The major attraction you should make a point to see is the Greenland National Museum. There you will view the mummified remains of what is believed to be a group of people who died in 1475 in a capsized boat. Buildings in this area date back as far as 1728. Another famous spot to visit is the town of Ilulissat. In a settlement not far from town you will see traces of the inhabitants who lived there as early as 2000 BC. Enjoy the beautiful scenery in this area before moving on.
In the southern part of Greenland, you should take in the towns of Qassiarsuk and Narsarsuaq, with ruins surviving from as early as 1000 years ago. See the country’s oldest fountain in Qaqortoq, the largest town in South Greenland. Also, while you are in the region, you must see the Eskimo Museum that boasts an exact copy of a turf house. In Disko Bay you can see an exceptionally well-crafted wooden house that was built in 1734 and is currently a maintained museum.
Sightseeing - To experience all of the sights whilst in Greenland you can travel by plane, boat, helicopter and dog sled. Everywhere you look you’ll see the vast expanses of ice and the peaks of many mountains. In the far south of the country, you should go to Nanortalik and marvel at the steep peaks and sheer walls that line the fjords. Travel to Qaanaaq, which is the farthest north Greenland municipality. Take a helicopter across this otherworldly landscape to experience the true beauty of the place. You will wind through the valleys made by the icebergs and fly just above the water for a surreal feeling of floating above the ice. Cruising is popular too; you can watch the rugged coast drift past and follow the shore from Nuuk to Thule.
Walking and Trekking - A part of Greenland well worth exploring is Kangerlussuaq, with its desolate and uninhabited beauty. The Russell Glacier will remind you of the magnitude of Greenland’s vast landscape and how it affects life in the country; the glacier creates a river in the summer that flows through several towns. You can find huts in which to rest when hiking in Vatnahverfi or on the Qaqortoq or Narsaq peninsulas. Get a guided tour through Ammassalik or in the south in Narsarsuaq. Explore the regions around Sisimiut.
If you are an experienced climber, you could even scale a glacier in this remote land. On this, the world's largest island, you will view some of the world’s oldest rock and be able to see that most all of it is covered by icecap. Fjords divide the mountains on the east coast, and the area can be trekked with a guide in the summer months.
Nature and Wildlife - The north holds many interesting animals, particularly the Humpback whale. Some of the best places to view these rulers of the sea are around Aasiaat, Qasigiannguit and Qeqertarsuaq. Nuuk is a great spot to get out on the water and not only get the best views of the rising peaks surrounding, but to spot a whale tail hitting the water. They even come near your boat, quite curious as to what you are doing in the wild sea. The species of whales you might catch a glimpse of are minke whales, sperm whales, or narwhales. In the north and east you might see walruses and seals.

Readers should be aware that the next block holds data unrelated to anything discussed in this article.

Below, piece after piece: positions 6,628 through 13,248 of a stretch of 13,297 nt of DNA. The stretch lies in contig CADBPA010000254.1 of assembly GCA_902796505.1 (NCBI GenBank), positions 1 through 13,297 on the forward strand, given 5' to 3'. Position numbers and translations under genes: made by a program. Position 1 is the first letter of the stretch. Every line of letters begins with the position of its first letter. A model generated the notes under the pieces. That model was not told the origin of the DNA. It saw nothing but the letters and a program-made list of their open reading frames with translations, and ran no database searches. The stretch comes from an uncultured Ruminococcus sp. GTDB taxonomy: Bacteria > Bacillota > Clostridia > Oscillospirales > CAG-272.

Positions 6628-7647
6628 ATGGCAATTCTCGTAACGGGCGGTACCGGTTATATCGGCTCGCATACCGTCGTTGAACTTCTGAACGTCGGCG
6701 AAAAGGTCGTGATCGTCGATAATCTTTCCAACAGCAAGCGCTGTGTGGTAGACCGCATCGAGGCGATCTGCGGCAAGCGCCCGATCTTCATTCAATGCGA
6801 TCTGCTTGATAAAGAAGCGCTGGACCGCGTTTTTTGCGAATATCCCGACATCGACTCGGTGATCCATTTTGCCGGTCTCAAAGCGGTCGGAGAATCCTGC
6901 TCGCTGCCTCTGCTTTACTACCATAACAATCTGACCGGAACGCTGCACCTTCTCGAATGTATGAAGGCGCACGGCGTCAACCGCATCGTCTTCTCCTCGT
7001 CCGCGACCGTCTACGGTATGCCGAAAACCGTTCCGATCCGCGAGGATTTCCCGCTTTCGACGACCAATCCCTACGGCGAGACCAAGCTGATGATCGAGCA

Herds of musk oxen live around Kangerlussuaq Airport. You may be lucky to spot a herd of reindeer in the areas free of snow. Polar bears mostly live in the north of Greenland but also come to the south of the country on occasion.
Winter Sports and Activities - If you love the fresh outdoors, you’ll love Greenland, with all the activities that can keep your holiday full and active. Go to the town of Ittoqqortoormiit, a large and isolated municipality the size of England. On Scoresby Sund you can take an expedition in a kayak or go dogsledding. It also holds access to the national park. The beginning of the 3-day Arctic Circle Ski Race is in Sisimiut, and you can find great skiing here. Have you ever attempted helio skiing? You can try it here in Greenland. Of course, cross-country skiing is available anywhere, but it’s best to have a guide. Ice climbing and caving are popular, too. Try a delightfully unique ice golf game in Uummannaq.
Greenland's Cities - The capital city is Nuuk, which is also known as Godthåb (Good Hope), which is its Danish name. This is also the main administrative centre of Greenland and around a quarter (15,000 people) of the country live here.
- Get out around Nuuk, Greenland's interesting capital city, where you can see the snowy peaks rising high above you and the waterfalls of snow melting and flowing down to the sea.
- Sail through stunning fjords and scenery at Aappilattoq.
- If you have time, be sure to visit Siorapaluk, the northernmost place inhabited on our planet.
- At the Knud Rasmussen Museum, you will see the house of the famous explorer, Knud Rasmussen.
January 01 - New Year's Day
January 06 - Epiphany
April 17 - Maundy Thursday
April 18 - Good Friday
April 21 - Easter Monday
May 16 - Great Prayer Day
May 29 - Ascension Day
June 09 - Whit Monday
June 21 - National Day
December 25 - Christmas Day
December 31 - New Year's Eve
By Julie Bowman
Expedition to the most spectacular Glaciers of the Ammassalik District; a wild and very isolated region, shaped by high mountains, with summits up to 2.000 meters above sea-level, steep granite-towers and wide, extended glaciers, deep fjords and silent valleys with an unexpected colorful and abundant vegetation. More